An Anjana In Ajijic!

An Anjana In Ajijic!

By Aurora Terrenus


ugly-womanAn anjana is a type of witch in Hispanic folklore who takes on the disguise of a horrid old woman to test the charity of human beings. But in her true form, an anjana is a very beautiful young woman who lives underground and has many palaces full of treasures and many precious stones.

In her true form an anjana is said to be clothed in flowers and silver stars. She wears green stockings and walks in the air. An anjana carries a golden staff that can turn anything into a treasure. You know if you have been in the presence of an anjana if your dreams come true.

This is the story of an anjana in Ajijic as told to me by Jose Luis.

“When I was a young boy my father died and my mother left Ajijic to go to the United States to work and send money back to Mexico for me and my old aunt who took care of me. My mother came to Ajijic to visit and while she was here visiting, she got very sick and she died.

We buried her next to my father. Then my old aunt died but by now I was 19 years old and I was working and soon I was married. My wife is from Ajijic too. We didn’t have much but we were very happy together in love.

Then my wife wanted a baby and she could not get pregnant. The doctors said probably she could not have children. For many years this was making my wife very sad.

It was the Day of the Dead and we went to the cemetery. My wife was preparing a small picnic and I was putting flowers on the graves of my father, my mother and my aunt. I felt someone behind me and I turned thinking it was my wife but it was a poor old woman who was so ugly that she actually frightened me and I jumped.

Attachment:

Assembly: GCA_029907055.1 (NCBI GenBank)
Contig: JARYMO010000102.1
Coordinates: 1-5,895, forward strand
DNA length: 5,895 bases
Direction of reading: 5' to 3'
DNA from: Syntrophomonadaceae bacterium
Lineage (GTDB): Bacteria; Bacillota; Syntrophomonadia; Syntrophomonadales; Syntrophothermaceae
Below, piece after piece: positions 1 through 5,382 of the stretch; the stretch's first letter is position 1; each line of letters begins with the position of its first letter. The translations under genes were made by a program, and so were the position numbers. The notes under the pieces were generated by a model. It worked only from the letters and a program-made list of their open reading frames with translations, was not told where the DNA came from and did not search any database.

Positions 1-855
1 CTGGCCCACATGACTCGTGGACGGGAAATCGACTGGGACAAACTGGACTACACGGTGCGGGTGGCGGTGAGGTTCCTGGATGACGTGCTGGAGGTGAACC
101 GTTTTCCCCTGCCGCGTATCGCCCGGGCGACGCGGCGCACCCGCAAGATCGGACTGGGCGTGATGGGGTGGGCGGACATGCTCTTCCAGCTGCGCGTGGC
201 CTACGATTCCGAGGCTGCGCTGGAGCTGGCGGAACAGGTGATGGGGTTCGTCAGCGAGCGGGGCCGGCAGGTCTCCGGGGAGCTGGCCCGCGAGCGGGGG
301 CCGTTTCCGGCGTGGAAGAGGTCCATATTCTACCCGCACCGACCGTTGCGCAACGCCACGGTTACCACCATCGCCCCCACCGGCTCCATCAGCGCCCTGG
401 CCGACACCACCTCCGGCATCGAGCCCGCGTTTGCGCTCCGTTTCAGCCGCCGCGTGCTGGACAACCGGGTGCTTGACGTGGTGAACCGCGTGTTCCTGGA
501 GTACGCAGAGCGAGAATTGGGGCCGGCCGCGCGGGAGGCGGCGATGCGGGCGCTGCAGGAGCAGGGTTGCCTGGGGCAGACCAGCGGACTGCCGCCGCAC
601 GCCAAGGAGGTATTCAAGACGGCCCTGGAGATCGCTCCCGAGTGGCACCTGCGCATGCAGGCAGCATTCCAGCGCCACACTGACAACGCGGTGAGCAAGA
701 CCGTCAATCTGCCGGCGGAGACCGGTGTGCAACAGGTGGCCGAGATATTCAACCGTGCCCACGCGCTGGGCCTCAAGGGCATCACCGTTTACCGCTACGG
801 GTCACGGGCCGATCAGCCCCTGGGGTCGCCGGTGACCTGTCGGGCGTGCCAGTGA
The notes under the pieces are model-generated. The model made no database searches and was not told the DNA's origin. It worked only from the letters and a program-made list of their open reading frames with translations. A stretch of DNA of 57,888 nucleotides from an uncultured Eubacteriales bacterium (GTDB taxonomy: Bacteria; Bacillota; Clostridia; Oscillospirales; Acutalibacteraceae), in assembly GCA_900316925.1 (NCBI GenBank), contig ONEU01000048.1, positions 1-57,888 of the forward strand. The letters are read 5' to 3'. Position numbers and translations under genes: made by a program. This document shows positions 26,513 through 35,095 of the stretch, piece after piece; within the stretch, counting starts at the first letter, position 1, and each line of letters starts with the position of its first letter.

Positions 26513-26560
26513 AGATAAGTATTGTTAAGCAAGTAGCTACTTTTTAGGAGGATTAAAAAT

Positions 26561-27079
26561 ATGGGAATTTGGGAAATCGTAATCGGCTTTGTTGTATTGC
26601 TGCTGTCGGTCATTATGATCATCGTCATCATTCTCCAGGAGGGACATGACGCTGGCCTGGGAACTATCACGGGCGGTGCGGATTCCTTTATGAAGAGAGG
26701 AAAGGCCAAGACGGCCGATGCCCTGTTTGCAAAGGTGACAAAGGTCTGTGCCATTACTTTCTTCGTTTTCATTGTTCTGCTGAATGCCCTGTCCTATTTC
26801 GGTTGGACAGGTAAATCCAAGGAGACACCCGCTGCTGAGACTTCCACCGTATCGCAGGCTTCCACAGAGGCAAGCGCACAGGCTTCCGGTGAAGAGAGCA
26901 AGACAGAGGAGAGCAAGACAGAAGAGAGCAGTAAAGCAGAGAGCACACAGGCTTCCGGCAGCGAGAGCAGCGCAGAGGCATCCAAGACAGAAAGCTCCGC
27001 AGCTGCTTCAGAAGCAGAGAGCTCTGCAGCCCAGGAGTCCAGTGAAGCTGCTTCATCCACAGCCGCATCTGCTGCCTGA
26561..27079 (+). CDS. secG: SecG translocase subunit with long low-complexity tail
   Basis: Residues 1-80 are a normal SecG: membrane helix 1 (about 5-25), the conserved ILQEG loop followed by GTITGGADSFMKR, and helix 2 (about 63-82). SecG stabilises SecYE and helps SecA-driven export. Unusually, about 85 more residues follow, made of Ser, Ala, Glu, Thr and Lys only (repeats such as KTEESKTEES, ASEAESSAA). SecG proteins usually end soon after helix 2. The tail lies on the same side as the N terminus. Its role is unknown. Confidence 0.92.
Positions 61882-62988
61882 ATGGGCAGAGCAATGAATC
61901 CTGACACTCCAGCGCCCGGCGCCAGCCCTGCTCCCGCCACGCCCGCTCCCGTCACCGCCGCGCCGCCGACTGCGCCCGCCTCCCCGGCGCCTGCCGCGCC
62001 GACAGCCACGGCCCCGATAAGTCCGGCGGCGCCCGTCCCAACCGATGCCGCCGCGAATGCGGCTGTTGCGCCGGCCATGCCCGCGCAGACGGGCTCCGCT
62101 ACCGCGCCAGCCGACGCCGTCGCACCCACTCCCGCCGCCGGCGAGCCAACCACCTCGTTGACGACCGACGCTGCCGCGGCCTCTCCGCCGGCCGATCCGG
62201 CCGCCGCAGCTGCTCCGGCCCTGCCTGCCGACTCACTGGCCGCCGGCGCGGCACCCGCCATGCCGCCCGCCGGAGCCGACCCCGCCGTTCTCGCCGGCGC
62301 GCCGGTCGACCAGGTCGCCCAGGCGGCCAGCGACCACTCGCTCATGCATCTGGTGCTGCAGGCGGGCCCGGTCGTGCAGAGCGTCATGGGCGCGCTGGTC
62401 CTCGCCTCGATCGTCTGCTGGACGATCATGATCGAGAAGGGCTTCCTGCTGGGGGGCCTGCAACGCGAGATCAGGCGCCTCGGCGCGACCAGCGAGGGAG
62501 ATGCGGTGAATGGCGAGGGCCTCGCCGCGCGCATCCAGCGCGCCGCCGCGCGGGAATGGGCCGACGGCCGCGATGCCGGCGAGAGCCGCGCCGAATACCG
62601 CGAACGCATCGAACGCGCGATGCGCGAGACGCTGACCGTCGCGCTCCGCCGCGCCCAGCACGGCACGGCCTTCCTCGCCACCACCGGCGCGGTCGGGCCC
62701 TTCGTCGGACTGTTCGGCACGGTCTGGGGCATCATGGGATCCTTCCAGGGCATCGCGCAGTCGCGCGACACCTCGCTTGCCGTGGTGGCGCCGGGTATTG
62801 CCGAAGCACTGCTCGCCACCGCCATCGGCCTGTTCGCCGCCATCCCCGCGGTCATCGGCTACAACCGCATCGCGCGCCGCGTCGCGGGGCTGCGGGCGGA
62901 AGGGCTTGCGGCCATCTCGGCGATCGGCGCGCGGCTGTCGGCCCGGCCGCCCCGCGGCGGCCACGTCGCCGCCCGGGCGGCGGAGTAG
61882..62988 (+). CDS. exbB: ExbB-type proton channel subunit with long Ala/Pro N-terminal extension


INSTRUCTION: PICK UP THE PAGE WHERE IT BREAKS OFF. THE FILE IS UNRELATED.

Then I was embarrassed and overcome with a great sympathy for her, I invited her to come and join us in our meal. The three of us, my wife, the old woman and I, spent the day together.

Then the old woman got up and said: ‘Thank you for your kindness. Now I want to give something to you. In the language of ancient Mexicans, blood was called chalchiuhll which means water of precious stones. The Aztecs wore precious stones to enrich their blood. The blood is life. This is quetzal chalchihuitl a precious variety of stone of great value. There is a spirit in this stone. May it bring you joy and hope.’ And she placed a greenish white stone something like jasper in my wife’s hand.

In the months that followed, my wife became pregnant with the first of our four children. And that is how I know I have been in the presence of an anjana in Ajijic because our dreams came true.”

The moral of this is:

Be kind in all you say or do if a poor old woman appears to you. She could be an anjana and make your dreams come true.

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